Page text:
Marathon Man

March 23, 2012 by David Weiner-Maccabi NSW
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Dr Terry Diamond’s initiative to run seven marathons (42 kilometres each) in seven days, will be fulfilled when he completes number seven at Bondi Beach on Sunday morning.

Terry Diamond

The ‘inspiration’ behind this ‘inspirational man’s’ journey is Terry’s desire to find a cure for Retinitis Pigmentosa, a rare and hereditary eye condition that leads to permanent and untreatable loss of sight.

Driven by the passion to restore 20/20 vision to sufferers by 2020, Terry, an Associate Professor of Endocrinology and Metabolic Bone Disease, came up with the idea of theEYECON Run –  a marathon a day, through seven of Australia’s most famous sites, to raise publicity and money for the cause.

“Blind people don’t have the opportunity to see these amazing icons, so this run will help us raise awareness of vision and blindness,” said Terry Diamond. “We’ll start early, running between 5am and 9am, partly in the dark, to portray some of the problems people with the condition have.”

22-year-old Pnina Kraus inspired Terry’s determination to find a cure – and set about making a difference.

“Pnina is 95 per cent blind, so courageous the way she goes through life with her friends, and uni,” Terry explained.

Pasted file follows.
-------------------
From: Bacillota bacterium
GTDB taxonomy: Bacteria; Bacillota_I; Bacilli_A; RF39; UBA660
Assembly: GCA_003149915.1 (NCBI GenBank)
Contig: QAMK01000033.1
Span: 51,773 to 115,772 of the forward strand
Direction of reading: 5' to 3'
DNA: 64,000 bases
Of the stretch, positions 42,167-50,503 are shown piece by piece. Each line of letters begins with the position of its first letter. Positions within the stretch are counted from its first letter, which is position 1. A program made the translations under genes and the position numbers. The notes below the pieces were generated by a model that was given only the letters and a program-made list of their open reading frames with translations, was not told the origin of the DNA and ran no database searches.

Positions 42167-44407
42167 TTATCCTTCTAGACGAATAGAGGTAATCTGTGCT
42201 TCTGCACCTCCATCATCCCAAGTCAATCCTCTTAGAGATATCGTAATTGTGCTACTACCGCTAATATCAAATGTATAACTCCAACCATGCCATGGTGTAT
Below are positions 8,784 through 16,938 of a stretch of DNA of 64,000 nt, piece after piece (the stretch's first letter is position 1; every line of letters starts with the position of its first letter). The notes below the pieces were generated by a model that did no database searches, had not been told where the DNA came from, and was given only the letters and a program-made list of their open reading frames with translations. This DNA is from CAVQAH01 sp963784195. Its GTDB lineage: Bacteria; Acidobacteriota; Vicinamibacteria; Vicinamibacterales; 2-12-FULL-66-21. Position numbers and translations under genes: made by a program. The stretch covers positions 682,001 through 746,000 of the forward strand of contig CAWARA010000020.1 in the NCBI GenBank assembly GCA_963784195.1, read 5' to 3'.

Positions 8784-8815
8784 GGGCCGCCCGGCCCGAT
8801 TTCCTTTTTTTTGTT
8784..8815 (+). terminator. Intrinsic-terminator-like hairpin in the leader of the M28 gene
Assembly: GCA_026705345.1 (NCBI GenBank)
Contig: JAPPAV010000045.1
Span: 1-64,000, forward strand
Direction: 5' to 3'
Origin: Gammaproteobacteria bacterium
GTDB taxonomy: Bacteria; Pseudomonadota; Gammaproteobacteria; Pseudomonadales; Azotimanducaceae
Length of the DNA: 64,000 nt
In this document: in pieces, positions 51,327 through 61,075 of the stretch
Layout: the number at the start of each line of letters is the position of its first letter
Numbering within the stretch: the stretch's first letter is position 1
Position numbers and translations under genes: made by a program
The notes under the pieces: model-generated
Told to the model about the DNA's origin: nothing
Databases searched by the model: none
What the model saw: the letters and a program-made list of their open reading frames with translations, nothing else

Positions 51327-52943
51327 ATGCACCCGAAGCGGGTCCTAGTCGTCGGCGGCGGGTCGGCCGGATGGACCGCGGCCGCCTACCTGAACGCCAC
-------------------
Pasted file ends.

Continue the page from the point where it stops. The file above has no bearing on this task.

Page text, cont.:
“At age 4 they said: you could go blind and there’s nothing we can do about it.

“I said: that’s bullshit. The time has come with advances in medicine, that stem cells should be able to cure this disorder. I started to phone around and no one is really doing anything much.”

Terry made some calls, got the support of eye groups across Australia who threw their support behind him and offered to raise money if a research program would be set up. Pnina has become the face of the campaign and the idea came to life.

Terry has undertaken an enormous commitment preparing for the challenge, but says “you’ve got to do something that motivates you, otherwise you can’t get your mind over the training that you have to do”.

He has been running twice a day, every day except Shabbat, building up to a program that saw him going on 15-20 kilometre runs before and after work, hitting the road at 4 in the morning.

He admits the last month has been tough, but his strength comes from his inspiration.

“Now all the hard work is paying off, but there were stages where you don’t see anything ahead of you,” Terry admitted.

“But I’d close my eyes while going running, running like you’re blind and reminding myself what the hell I’m doing it for.

“That would motivate for me.”

Terry says the support of the Jewish community has been “overwhelming” as he strives to reach the $100,000 mark from the run. To set up the research centre, they will need between $150-200,000.

“That’s been another big plus when you’re feeling low, you see your friends donating money, you see how supportive they are; they give you your confidence.

“The message of the EYECON run is being courageous and having commitment. Pnina portrays someone with a severe disability. The more I think about it, the more the message is ‘never say never’. Never say there’s nothing you can do, because there always is, no matter how small or insignificant you are, you can always make a big change to people’s lives.”

To donate, or read more about Terry’s adventure,  click on www.everydayhero.com.au/theeyeconrun .

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